Brooke Rogers had a Zoom discussion with the seniors.
- One of the groups most affected by COVID have been students, especially high school seniors. CBS 11's Brooke Rogers sat down with members of the class of 2021 from across North Texas to find out how they've handled loss, disappointment, and a year no one expected.
BROOKE ROGERS: One year ago they were high school juniors, anticipating spring break and their final year of high school. And then everything changed.
EMILY FARR: It's crazy to think it's only been a year because it's honestly felt like a lot longer.
AVERI HEARD: It's really been a roller coaster of emotions, just having everything weigh on your mental health and kind of getting into some depressive states that you don't want to be in, as well as having to do work.
BROOKE ROGERS: The class of 2021 learned to lead through dashed dreams of senior traditions.
AVERI HEARD: My school most likely will not have a prom. We don't know where our graduation is going to be. It's honestly really sad and really disheartening that we won't get to experience what our parents experienced.
EMILY FARR: Some moments have been better than others and some things have still felt normal, but at the same time, there's been bad days and things that we've had to miss out on our senior year, which is very upsetting.
BROOKE ROGERS: But they've also learned to accept unpredictability.
MASON HAYS: You go into to the day not knowing who's going to get bumped for quarantine and who's going to miss this day.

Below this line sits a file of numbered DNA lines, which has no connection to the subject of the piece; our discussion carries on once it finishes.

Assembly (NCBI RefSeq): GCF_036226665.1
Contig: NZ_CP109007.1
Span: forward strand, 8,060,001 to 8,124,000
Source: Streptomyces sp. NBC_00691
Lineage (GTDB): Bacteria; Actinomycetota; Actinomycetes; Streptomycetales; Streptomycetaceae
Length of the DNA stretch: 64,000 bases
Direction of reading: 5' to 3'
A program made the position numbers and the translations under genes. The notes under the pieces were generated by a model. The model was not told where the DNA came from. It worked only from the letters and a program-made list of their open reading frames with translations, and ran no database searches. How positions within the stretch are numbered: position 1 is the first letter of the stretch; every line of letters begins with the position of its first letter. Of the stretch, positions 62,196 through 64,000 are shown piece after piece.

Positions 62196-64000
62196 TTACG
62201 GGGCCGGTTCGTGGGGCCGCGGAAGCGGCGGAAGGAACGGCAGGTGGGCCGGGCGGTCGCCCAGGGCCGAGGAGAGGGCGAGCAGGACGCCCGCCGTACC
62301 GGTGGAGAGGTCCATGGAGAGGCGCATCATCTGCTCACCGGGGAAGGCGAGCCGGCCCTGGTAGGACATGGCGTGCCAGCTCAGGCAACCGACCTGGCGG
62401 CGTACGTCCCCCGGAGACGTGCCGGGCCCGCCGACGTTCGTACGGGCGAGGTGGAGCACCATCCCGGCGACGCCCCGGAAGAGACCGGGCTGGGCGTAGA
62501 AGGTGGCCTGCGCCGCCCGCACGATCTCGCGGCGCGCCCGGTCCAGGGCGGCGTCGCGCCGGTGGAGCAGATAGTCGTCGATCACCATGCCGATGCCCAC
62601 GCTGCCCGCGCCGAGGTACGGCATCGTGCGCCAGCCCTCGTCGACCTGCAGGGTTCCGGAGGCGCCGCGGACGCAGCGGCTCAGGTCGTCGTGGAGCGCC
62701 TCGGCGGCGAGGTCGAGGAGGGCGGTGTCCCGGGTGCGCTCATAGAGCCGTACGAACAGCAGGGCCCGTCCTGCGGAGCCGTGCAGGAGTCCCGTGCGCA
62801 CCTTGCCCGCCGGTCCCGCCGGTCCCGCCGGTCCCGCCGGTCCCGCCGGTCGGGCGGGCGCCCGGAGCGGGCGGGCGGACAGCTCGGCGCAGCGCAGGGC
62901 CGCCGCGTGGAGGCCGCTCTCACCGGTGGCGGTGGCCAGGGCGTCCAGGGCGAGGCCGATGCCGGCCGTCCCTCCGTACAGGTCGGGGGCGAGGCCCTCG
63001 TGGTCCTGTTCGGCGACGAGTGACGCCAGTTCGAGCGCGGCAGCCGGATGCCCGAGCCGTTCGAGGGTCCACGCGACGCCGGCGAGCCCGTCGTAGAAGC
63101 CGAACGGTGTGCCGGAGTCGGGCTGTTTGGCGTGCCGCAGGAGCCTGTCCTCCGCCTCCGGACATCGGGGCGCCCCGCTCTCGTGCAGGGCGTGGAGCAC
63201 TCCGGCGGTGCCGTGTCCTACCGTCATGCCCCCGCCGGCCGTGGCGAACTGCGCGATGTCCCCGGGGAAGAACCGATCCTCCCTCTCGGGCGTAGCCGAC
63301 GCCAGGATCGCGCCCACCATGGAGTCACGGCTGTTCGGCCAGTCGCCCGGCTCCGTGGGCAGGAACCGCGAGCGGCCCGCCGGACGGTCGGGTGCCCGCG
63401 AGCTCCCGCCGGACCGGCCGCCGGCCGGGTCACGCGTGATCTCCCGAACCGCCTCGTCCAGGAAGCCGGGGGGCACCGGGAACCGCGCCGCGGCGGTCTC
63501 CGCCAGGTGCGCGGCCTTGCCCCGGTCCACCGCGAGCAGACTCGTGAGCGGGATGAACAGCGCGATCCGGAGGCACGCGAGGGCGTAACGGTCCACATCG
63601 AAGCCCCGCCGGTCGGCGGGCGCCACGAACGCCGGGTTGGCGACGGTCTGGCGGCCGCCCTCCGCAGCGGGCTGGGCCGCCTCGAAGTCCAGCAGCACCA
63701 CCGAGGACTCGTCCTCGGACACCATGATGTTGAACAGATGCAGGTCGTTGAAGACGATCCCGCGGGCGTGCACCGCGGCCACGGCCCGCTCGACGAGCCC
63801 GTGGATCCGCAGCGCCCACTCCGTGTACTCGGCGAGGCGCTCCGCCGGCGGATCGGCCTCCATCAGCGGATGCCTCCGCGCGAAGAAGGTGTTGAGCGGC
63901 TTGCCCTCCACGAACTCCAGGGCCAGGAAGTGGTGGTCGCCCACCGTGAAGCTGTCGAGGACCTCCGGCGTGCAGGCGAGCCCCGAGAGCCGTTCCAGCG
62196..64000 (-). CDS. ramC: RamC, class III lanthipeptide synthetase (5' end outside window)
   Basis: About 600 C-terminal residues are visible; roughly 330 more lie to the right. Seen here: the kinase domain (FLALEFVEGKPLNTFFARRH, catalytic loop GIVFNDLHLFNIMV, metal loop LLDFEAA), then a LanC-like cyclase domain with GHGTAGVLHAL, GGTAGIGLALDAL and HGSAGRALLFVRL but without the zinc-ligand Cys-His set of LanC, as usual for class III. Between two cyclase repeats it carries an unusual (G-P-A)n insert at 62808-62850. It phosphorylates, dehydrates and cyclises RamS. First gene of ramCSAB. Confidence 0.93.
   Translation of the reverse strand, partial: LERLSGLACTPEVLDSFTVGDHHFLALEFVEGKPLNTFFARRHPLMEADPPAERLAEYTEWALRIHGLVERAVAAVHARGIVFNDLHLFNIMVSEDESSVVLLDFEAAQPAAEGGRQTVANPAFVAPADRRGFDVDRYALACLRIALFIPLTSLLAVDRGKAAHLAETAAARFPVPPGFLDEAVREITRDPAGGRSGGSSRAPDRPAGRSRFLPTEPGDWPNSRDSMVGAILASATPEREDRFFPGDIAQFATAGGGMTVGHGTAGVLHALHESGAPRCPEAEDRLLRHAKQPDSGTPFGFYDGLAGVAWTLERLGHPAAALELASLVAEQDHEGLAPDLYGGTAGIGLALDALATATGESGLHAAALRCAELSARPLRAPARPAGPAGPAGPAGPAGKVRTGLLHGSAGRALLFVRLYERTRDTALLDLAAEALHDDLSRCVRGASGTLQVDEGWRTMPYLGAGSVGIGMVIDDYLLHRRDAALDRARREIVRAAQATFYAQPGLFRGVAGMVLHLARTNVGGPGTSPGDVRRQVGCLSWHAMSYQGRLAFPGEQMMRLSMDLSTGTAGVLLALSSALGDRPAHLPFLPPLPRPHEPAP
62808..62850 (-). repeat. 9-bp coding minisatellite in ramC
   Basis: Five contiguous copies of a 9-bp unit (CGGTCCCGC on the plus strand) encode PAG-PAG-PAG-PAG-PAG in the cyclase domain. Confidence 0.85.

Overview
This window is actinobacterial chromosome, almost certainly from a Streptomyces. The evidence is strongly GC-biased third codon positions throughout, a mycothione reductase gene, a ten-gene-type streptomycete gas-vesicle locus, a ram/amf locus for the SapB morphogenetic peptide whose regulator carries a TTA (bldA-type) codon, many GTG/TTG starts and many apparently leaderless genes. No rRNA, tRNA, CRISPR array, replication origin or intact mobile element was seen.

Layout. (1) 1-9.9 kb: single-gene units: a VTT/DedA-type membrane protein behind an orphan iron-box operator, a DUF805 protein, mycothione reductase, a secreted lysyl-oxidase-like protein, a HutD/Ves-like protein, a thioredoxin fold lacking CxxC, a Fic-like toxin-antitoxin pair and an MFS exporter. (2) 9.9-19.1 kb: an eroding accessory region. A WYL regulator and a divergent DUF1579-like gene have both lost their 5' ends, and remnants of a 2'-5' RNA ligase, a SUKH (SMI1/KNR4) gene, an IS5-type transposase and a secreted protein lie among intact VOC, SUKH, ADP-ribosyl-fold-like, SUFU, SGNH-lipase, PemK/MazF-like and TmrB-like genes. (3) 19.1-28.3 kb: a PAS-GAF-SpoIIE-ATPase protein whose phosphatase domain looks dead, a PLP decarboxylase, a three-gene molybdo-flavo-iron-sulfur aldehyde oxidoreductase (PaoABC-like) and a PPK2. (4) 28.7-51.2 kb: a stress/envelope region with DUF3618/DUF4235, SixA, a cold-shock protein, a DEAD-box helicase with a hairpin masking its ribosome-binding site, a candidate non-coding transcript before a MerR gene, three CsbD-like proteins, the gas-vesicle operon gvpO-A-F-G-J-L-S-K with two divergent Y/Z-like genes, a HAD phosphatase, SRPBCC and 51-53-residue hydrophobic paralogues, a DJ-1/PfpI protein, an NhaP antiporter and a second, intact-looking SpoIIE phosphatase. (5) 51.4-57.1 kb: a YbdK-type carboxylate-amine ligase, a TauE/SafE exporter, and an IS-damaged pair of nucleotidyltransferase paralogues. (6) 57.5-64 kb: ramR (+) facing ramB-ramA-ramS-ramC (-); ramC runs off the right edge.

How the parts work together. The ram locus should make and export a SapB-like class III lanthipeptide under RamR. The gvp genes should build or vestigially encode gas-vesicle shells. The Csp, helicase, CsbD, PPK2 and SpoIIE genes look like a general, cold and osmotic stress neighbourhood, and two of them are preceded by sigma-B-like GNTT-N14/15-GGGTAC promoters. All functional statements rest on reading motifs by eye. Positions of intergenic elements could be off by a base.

BROOKE ROGERS: Let's talk about virtual school, which is something that prior to a year ago, nobody, I'm assuming, had experienced before. How would you describe what that piece of this experience has been like?
AVERI HEARD: You just have to take it day by day, and just make sure that you're being kind to yourself and realizing that some of the goals that you had two years ago are not going to be there. You're just not going to be able to reach those goals this time.
BROOKE ROGERS: At times, they say, they even embrace this new hybrid world.
SHASHANK ISWARA: I'm still able to do all the things that I like doing. I'm still able to play music and I'm still able to talk with my friends, whether it be virtually or occasionally in person.
BROOKE ROGERS: They juggled college applications in isolation, sometimes daunting tasks that are now bearing fruit.
AVERI HEARD: Getting acceptance letters has been super exciting, and so just knowing that the work that you've been doing is paying off and that people are seeing you.
BROOKE ROGERS: And while they may have missed out on a typical senior year--
SHASHANK ISWARA: It's just the small social interactions that I have with friends, like at the lunch table or in the hallways.
BROOKE ROGERS: --they each say there have been silver linings.
EMILY FARR: I started getting creative and I liked to draw things and paint things, which I had never done before.
SHASHANK ISWARA: I started reading more since I had a lot more time to do stuff.
MASON HAYS: You can hop on a Zoom and you're there in 10 minutes instead of having to drive somewhere.
BROOKE ROGERS: They also gained an education outside of the classroom that may outlive what they learned inside.
EMILY FARR: I've learned a lot of lessons, but the biggest lesson I've probably learned was probably to just not take anything for granted.
AVERI HEARD: I guess that family is really important. And when you can, take the time to be with them and learn from them and just love them, even when this is over and you can go out every day and go wherever.
MASON HAYS: Enjoying those game nights and those movie nights with your family and enjoying those home-cooked meals and sitting around the dinner table for hours just laughing and talking. I don't think that that's something I'll keep with me forever.
BROOKE ROGERS: Brooke Rogers, CBS 11 News.
- Got to keep in mind the positive.